This year, Lent begins on Wednesday, February 26, 2020. The day before Lent is called Shrove Tuesday, which is the time for soul cleansing. As this is the last day of the liturgical season historically known as “Shrovetide”, before the penitential season of Lent, related popular practices, such as indulging in food that one gives up for the upcoming forty days, are associated with Shrove Tuesday celebrations. Fat Tuesday here refers to the practice of the last night of eating richer, fatty foods before the ritual fasting of the Lenten season, which begins on Ash Wednesday.
Lent is a period of fasting, moderation, and self-denial traditionally observed by both Catholics and Protestants. It’s very important to note here that the Eastern Orthodox Christians also celebrate Lent but on a slightly different schedule. It begins with Ash Wednesday and ends with Easter Sunday. The length of the Lenten fast was established in the 4th century as 46 days (40 days, not counting Sundays). During Lent, participants eat sparingly or give up a particular food or habit. Basically, it is a time of self-discipline.
Fasting can be a good thing, and God is pleased when we repent of sinful habits. There’s absolutely nothing wrong with setting aside some time to focus on Jesus’ death and resurrection. However, repenting of sin is something we should be doing every day of the year, not just during the 46 days (40 days, not counting Sundays) of Lent.
The key to observing Lent is to focus on repenting of sin and consecrating oneself to God. Lent should not be a time of boasting of one’s sacrifice or trying to earn God’s favor or increasing His love. God’s love for us could not be any greater than it already is.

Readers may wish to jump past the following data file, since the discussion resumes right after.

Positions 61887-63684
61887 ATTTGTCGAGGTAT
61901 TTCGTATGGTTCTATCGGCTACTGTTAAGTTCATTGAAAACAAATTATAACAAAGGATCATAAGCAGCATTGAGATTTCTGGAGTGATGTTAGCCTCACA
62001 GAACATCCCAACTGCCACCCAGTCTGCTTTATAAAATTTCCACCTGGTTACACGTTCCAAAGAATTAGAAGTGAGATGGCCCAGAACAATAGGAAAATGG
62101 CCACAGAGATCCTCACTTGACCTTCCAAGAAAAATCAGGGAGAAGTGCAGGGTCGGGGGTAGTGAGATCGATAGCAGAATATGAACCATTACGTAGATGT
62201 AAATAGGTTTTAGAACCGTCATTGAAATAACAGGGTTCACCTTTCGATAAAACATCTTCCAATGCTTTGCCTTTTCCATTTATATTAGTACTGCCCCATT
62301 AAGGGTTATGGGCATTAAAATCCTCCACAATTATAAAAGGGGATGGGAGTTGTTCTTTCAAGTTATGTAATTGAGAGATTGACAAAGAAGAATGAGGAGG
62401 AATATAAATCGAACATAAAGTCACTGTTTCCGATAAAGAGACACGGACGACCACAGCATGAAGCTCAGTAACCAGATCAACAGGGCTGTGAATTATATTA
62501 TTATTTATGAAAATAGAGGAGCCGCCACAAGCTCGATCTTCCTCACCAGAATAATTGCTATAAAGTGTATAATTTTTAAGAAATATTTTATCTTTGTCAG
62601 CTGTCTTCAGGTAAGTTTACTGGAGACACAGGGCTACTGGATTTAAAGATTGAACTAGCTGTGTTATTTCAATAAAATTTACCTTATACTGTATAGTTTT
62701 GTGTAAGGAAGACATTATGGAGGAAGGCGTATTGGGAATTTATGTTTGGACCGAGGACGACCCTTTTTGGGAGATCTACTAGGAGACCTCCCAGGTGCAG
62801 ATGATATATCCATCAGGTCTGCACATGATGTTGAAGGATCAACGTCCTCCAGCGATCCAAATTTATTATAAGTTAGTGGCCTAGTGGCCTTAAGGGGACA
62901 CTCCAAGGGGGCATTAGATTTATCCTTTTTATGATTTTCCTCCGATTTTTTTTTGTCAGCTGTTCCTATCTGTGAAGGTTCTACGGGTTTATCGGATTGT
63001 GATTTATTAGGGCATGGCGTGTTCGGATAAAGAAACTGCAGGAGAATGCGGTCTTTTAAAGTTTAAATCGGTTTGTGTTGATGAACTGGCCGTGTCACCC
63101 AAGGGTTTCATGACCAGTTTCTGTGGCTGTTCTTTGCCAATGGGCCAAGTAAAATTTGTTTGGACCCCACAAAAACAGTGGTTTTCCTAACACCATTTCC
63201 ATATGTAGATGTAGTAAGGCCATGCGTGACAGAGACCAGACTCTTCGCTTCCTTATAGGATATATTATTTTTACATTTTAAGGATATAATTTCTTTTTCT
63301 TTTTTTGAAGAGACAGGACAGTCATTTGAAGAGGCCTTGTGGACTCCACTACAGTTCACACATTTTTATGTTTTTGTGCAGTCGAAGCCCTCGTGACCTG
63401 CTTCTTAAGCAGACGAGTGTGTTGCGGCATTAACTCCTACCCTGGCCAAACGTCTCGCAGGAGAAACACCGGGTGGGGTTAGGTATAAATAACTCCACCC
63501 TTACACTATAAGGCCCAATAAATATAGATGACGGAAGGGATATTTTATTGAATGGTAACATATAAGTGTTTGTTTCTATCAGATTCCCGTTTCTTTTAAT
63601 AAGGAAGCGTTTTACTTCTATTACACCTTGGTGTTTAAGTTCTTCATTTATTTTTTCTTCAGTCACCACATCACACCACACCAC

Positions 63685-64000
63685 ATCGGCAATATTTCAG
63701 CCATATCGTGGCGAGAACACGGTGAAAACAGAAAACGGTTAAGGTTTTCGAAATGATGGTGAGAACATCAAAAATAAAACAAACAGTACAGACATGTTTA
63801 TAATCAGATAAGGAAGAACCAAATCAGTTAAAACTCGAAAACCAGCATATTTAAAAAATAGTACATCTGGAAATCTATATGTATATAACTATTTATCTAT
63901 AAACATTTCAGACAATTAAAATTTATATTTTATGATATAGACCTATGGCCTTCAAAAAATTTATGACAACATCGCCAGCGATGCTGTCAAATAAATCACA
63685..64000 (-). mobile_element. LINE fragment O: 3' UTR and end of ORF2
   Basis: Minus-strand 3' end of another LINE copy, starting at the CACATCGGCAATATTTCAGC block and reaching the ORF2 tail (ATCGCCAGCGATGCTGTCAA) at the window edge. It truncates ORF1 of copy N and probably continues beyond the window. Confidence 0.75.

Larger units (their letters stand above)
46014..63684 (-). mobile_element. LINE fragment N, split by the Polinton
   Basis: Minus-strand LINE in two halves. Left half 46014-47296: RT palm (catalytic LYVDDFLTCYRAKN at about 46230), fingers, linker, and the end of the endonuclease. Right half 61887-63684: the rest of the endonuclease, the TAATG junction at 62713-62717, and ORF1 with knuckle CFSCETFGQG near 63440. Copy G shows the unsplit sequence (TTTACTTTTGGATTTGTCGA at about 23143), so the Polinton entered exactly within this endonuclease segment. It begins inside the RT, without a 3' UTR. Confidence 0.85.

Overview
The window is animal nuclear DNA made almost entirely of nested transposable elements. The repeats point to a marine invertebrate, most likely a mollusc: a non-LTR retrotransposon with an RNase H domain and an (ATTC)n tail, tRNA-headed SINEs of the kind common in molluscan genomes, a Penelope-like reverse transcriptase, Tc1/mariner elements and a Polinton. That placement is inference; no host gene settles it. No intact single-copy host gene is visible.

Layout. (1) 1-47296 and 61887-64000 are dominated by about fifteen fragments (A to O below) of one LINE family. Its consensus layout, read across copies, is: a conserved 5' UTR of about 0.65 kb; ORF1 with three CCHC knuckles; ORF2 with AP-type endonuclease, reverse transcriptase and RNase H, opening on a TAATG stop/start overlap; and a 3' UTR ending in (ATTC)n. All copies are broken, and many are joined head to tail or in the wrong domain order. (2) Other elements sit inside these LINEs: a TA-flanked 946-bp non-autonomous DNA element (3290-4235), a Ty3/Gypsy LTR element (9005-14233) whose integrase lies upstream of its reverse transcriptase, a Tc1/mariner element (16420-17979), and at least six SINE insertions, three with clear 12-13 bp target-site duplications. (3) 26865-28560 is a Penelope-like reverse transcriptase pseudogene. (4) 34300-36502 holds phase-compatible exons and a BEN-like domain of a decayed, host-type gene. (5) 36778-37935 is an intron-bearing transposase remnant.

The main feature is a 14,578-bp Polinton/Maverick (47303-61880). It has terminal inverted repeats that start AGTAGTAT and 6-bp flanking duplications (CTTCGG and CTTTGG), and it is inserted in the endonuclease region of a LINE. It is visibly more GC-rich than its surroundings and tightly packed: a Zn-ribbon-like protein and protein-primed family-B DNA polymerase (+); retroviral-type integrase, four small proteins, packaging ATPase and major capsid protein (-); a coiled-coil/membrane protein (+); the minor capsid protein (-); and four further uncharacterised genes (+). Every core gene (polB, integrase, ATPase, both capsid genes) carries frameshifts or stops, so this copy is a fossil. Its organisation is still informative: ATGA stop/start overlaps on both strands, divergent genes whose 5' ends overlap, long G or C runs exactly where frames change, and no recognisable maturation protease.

According to Denise K. Loock, “When Paul told the Romans to present their bodies as a living sacrifice, I think he had in mind the daily-ness of sacrifice (Rom. 12:1-2). Motivation is everything. My commitment to Jesus should involve the following:
- Daily contemplation of the price Jesus paid for my sins and my inability to meet God’s standard of righteousness
- Daily commitment to rely more on the Holy Spirit and less on myself
- Daily reflection on the endless supply of God’s mercy and grace
- Daily gratitude for the ways he allows me to be his hands and feet in a hurting world”
The official end of Lent is on Thursday, April 9, three days before Easter Sunday. However, there’s an entire list of events leading up to the finale that’s called Holy Week as you can see below. Holy Week begins with Palm Sunday. This marks Jesus’s arrival in Jerusalem, where he received palm branches at his feet.
List of Events Leading to Easter Sunday
|Ash Wednesday||The beginning of Lent, a day of reflection and repentance from sin||February 26, 2020|
|Palm Sunday||Celebrates Jesus’s triumphant entry into Jerusalem||April 5, 2020|
|Holy Week||The week leading up to Easter Sunday||April 5- April 11, 2020|
|Maundy Thursday||Commemorates the foot washing and Last Supper of Jesus Christ with the Apostles||April 9, 2020|
|Good Friday||Commemorates the crucifixion of Jesus and His death at Calvary||April 10, 2020|
|Easter Sunday||Celebrates the resurrection of Jesus from the dead and his victory over sin and death.||April 12, 2020|
In the Lutheran, Methodist, Reformed, Roman Catholic, and many Anglican churches, the pastor’s vestments are violet during the season of Lent. Roman Catholic priests wear white vestments on solemnity days for St. Joseph (March 19) and the Annunciation (March 25), although these solemnities get transferred to another date if they fall on a Sunday in Lent or at any time during Holy Week. On the fourth Sunday in Lent, rose-coloured (pink) vestments may be worn in lieu of violet. Historically, black had also been used: Pope Innocent III declared black to be the proper color for Lent, though Durandus of Saint-Pourçain claims violet has preference over black.
During Lent, BBC’s Radio Four normally broadcasts a series of programs called the Lent Talks. These 15-minute programs are normally broadcast on a Wednesday and have featured various speakers, such as John Lennox.
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